“Successfully functioning in a society with diverse values, traditions and lifestyles requires us to have a relationship to our own reactions rather than be captive of them. To resist our tendencies to make right or true, that which is nearly familiar, and wrong or false, that which is only strange.” Robert Kegan
We know that children grow in stages (for example, we’ve heard of, if not experienced, the terrible two’s). Well, according to Dr. Robert Kegan, a former Harvard psychologist, adults also transition through different stages. Becoming an adult isn’t about learning new things, it’s about transitioning into higher stages of development and maturity.
Natali Morad describes these five stages:
- Stage 1 — The Impulsive Mind (early childhood). Here the
“Learning agility: knowing what to do when you don’t know what to do.” Hallenbeck, Swisher and Orr
The following information is drawn directly from “Seven faces of learning agility” written by George Hallenbeck, Vicki Swisher and J. Evelyn Orr.
Agile Learner Qualities
Learning agility is the ability and willingness to learn from experience and then apply that learning to perform successfully in new situations.
People who are learning agile:
- Seek out experiences to learn from.
- Enjoy complex problems and challenges associated with new experiences.
- Get more out of those experiences because they have an interest in making sense of them.
- Perform better because they incorporate new skills into their repertoire.
Recent research by Korn/Ferry International has determined … Read the rest
“Ultimately, our ability to continuously learn and adapt will determine the extent to which we thrive in today’s turbulent times.” Adam Mitchinson and Robert Morris
When I first heard about agile learners, I thought they just learned more quickly than other learners. However, my research reveals that agile learners have many more qualities that are increasingly necessary in this volatile, uncertain, changing and ambiguous world.
Definition of Agile Learner
One source defines learning agility as “the ability and willingness to learn from all kinds of experience and use those lessons to perform effectively in new and different situations…an individual’s adaptability in learning new ways of coping with unforeseen problems and opportunities.”
“What was closure if not a clock? Not an end as everyone imagined, but a beginning.” Celeste Chaney
An article by Susan Landay identifies two steps needed to get closure on a learning activity:
- The Debrief—a time for processing and discussion whereby you review, experience and extract key learning points.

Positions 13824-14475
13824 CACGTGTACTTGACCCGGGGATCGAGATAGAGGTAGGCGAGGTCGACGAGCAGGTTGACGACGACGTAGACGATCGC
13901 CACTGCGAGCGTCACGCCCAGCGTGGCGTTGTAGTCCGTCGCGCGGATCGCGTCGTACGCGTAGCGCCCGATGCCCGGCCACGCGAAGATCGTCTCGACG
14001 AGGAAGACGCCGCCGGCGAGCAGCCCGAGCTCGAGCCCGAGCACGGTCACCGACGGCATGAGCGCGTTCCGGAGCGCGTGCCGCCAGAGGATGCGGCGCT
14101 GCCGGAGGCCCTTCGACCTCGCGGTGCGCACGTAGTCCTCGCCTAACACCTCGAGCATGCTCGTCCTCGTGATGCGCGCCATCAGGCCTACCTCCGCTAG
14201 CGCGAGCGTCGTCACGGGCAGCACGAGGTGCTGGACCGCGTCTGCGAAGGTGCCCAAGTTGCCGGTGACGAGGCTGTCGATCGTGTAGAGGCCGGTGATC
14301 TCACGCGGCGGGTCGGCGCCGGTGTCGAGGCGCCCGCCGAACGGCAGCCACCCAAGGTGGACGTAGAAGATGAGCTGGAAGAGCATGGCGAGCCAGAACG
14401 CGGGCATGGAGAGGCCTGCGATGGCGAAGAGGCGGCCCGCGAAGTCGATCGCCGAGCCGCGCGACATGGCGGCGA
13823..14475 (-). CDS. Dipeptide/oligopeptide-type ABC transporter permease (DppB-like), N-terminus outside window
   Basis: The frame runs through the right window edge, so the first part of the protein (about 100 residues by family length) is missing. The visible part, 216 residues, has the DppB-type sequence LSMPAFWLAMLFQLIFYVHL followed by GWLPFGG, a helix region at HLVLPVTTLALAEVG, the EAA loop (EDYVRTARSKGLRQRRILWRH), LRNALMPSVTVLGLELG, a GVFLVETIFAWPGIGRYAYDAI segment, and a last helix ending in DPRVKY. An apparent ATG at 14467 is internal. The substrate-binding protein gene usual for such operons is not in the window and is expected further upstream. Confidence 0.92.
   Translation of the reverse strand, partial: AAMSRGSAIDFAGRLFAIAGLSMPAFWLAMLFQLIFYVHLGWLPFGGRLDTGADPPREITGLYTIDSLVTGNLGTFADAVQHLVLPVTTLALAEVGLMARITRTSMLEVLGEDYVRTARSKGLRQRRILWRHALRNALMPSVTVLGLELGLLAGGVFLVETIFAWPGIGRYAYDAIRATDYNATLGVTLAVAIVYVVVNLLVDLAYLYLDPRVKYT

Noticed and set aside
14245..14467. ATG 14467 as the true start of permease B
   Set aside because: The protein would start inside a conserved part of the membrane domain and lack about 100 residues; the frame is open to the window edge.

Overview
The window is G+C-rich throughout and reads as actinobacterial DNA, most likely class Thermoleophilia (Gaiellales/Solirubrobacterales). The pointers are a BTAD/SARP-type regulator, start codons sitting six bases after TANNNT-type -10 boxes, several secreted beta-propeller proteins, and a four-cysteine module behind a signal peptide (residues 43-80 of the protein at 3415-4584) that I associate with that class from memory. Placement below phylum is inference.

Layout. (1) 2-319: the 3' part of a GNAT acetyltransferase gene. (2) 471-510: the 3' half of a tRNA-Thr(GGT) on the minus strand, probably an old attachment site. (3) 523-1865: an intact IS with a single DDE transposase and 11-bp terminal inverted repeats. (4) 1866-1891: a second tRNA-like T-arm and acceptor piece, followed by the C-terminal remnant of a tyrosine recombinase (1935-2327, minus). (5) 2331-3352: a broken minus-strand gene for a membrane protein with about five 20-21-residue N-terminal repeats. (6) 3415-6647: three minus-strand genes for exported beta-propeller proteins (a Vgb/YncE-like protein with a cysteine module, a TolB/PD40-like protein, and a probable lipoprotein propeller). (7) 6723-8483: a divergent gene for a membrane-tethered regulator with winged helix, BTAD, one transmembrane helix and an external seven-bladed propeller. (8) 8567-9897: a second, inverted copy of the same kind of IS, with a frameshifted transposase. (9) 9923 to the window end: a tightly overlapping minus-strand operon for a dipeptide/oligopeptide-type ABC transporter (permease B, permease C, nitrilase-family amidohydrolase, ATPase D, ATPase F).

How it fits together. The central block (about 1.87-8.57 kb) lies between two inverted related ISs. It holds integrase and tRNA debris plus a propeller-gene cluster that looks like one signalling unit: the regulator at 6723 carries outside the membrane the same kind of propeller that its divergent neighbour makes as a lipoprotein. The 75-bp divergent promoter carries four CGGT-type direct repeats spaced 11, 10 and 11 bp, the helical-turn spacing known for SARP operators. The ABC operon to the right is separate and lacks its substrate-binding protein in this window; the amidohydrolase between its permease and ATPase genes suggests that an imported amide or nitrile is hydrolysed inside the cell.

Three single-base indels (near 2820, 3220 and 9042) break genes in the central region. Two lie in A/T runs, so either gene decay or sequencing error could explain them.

- The Commitment—when you consciously make the effort to commit the information to memory and, if appropriate, take action in implementing changes.
Various LinkedIn contributors offered a variety of methods to accomplish each step. I’ve culled my favorites.
For the Debrief:
- What? So What? Now What?
The focus of these questions is: What have you learned? So what, what is the significance of the learning? Now what
“Learning how to learn is life’s most important skill.” Tony Buzan
According to Amanda Moritz-Saladino, in an article most recently revised in 2017, there have been at least ten big breakthroughs in the science of learning.
- More information doesn’t mean more learning. The brain can get overloaded, so, to avoid that, we can chunk information, build on positive transfer and eliminate non-essential information.
- The brain is a highly dynamic organ. Neuroplasticity means that the brain can grow new neurons and adapt to new situations at any age.
- Emotion influences the ability to learn. Uncomfortable or stressful learning environments should be avoided because they generate negative emotions, causing the limbic system to shut off access to learning and
“Sometimes you just need words on a page to memorize.” Thomas Middleditch
If you have a memory intensive subject you want to learn, like languages or law, and you have a lot of things that you need to keep in memory, there apparently are space repetition systems. A popular one is the free open source one named Anki (which means memorization in Japanese).
This is essentially a flash card management software you can use to turn your knowledge, the questions that you want to retrieve, into flashcards. Anki will set up an algorithm to schedule in the future times to review that information so that you will ensure that you don’t forget it, and you can maintain that knowledge over … Read the rest